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RE: Unprefixing CSS properties

From: Brian Manthos <brianman@microsoft.com>
Date: Wed, 16 Nov 2011 17:06:13 +0000
To: Henri Sivonen <hsivonen@iki.fi>, "www-style@w3.org" <www-style@w3.org>
Message-ID: <9710FCC2E88860489239BE0308AC5D170447FCA4@TK5EX14MBXC264.redmond.corp.microsoft.com>
> Or they are asking to use standard technology when it is already good
> even if it isn't perfect from the WG's point of view. Coping methods
> like the one presented in
> http://blogs.msdn.com/b/ie/archive/2011/10/28/a-best-practice-for-

> programming-with-vendor-prefixes.aspx
> assume that the implementations of the standard technologies are
> already good *enough* except for the barrier imposed by the prefix so
> that the same stuff can be given to different browsers with mere
> prefix substitutions.

For the record, I already discussed briefly with John in private that this techniques don't work for cases like Gradients where the grammar changed.  Which further proves my point.

> Given the how often "final" features end up being close enough to
> prefixed features, it's not foolish for a Web author to take the bet
> that properties that are prefixed today end up being similar enough
> once unprefixed so that using the unprefixed version in anticipation
> of future browsers won't break the site significantly.

IMO, that's an argument for saying there is a more advanced stage than WD that includes "grammar is stable, only edge cases of behavior remain".  Is that stage CR?  If yes, then the current system supports your suggestion.  If that stage is not CR, perhaps something in between WD and CR should be considered -- and should be considered "unprefixable".

> Instead, it
> would be foolish for the CSS WG to change a characteristic of e.g. 2D
> Transforms that the top 4 engines implement the same way (except for
> the prefix) even though the W3C Process, in principle, would allow the
> CSS WG to make such changes. And when the implementations differ, it
> would be foolish for the CSS WG to pick a totally novel behavior
> instead of upholding one of the existing behaviors. (In the general
> case; security concerns or maybe some truly exceptional badness could
> override what I just said.)

I agree.  And I would argue this is where the execution of the CSS process is having problems, not the design.

Drafts, IMO, spend a long time in ED/WD 're-envisioning' what vendors proposed and restructuring it dramatically from what was proposed.  When the editors get "off track" by moving the draft away from "implementer consensus" without implementer support/agreement, that triggers the problem you're mentioning.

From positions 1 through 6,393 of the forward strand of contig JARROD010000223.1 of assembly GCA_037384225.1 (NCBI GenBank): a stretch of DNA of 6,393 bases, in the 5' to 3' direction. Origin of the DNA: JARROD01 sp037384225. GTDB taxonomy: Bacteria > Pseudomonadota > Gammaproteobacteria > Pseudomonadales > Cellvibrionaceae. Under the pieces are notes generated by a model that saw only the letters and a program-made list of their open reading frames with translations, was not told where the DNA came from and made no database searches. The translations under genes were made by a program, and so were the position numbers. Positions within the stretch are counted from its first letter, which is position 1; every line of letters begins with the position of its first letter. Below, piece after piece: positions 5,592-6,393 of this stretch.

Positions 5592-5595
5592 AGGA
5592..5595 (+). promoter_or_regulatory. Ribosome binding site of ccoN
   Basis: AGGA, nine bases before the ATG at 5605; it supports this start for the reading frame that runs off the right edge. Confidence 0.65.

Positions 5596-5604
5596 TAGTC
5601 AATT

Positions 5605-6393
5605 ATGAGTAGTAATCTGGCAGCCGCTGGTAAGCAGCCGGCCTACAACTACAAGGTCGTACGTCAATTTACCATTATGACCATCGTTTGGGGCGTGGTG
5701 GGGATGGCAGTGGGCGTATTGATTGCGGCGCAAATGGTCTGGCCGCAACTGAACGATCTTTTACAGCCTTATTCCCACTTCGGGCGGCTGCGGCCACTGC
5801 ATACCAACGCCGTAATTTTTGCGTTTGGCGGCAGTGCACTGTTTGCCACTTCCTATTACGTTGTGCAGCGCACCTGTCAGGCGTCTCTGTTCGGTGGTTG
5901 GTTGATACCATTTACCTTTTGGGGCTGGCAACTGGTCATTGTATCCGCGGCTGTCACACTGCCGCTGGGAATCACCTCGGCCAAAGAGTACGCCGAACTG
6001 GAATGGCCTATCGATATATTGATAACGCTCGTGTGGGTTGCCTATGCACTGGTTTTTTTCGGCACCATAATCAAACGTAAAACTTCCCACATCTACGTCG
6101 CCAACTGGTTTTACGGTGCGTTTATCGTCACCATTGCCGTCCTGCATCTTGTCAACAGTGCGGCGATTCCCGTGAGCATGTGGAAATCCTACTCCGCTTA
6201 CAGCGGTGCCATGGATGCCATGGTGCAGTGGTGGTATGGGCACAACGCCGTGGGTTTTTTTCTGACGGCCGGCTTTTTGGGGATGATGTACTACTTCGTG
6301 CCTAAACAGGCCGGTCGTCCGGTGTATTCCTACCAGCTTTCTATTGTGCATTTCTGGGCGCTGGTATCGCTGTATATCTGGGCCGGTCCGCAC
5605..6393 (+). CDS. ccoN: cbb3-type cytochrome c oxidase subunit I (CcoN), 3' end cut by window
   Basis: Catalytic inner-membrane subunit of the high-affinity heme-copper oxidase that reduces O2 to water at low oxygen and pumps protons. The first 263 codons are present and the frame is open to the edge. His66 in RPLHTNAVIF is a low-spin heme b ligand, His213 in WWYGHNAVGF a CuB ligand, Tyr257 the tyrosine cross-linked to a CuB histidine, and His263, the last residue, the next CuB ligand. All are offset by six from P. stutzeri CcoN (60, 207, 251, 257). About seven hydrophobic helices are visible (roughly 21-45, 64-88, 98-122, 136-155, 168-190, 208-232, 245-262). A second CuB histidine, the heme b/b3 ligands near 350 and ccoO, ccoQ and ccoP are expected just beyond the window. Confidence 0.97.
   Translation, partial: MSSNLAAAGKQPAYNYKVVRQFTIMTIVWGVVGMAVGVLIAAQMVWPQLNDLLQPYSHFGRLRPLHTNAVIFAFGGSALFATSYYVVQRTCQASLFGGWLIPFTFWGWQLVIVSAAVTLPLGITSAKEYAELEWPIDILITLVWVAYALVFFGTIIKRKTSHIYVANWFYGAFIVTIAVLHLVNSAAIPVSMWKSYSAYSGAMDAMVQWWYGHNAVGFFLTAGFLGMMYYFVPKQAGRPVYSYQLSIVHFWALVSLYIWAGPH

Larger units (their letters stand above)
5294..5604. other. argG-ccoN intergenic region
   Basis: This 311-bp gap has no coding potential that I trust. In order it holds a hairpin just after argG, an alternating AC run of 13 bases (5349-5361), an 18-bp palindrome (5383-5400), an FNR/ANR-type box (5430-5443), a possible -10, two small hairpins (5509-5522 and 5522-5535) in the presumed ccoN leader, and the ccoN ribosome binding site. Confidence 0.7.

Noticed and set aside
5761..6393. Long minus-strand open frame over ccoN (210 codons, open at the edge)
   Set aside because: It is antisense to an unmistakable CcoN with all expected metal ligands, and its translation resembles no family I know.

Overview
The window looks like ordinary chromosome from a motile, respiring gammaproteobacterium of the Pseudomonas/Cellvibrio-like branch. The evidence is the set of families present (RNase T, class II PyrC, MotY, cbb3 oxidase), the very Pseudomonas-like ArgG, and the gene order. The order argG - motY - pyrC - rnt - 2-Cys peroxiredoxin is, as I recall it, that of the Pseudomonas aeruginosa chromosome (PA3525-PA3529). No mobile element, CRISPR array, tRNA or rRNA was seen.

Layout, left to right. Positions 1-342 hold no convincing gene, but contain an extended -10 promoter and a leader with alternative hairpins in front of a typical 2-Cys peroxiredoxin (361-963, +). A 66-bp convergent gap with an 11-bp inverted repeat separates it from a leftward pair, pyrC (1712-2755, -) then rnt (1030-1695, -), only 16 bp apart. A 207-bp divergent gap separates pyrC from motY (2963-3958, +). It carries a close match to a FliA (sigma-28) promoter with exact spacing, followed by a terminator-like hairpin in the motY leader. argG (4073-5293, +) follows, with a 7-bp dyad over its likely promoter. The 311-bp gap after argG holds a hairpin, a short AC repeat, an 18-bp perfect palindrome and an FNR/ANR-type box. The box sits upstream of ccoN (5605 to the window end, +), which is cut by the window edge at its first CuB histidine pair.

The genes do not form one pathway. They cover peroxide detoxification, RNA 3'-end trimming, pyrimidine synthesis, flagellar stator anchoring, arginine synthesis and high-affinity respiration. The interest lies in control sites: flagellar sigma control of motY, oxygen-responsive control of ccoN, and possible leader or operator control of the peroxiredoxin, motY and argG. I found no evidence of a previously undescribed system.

Again, I don't think the right solution is to just chuck the system.  The solution is to push back on those controversial edits to the point of reversing them... and then build the argument (test suite!) to support moving forward with the grammars and behaviors that have implementer consensus.


> > I disagree.  If the behavior is clear and uncontroversial, then the spec
> > should be at CR or REC.
> 
> In theory, yes. In practice, the behavior converges enough to be
> useful and safe *enough* for deployment well before the behavior has
> converged so perfectly that the behavior is "clear" for the purpose of
> the CSS WG's way of applying the W3C Process.

Again, this is an argument for one of the following:
a. move to CR faster and keep existing process
b. change WD editing behavior such that unprefixing can be done at WD
c. something between WD and CR is "good enough for prefixing"; let's give that a name and consider changing the unprefixing policy


I don't have high hopes in 'b', and 'c' is likely to take a long time to build consensus around.

I think 'a' is the least pain path and improves the throughput of CSS across the board -- driving specs to CR faster overall rather than having them languish in pre-CR form for years.
Received on Wednesday, 16 November 2011 17:06:43 GMT

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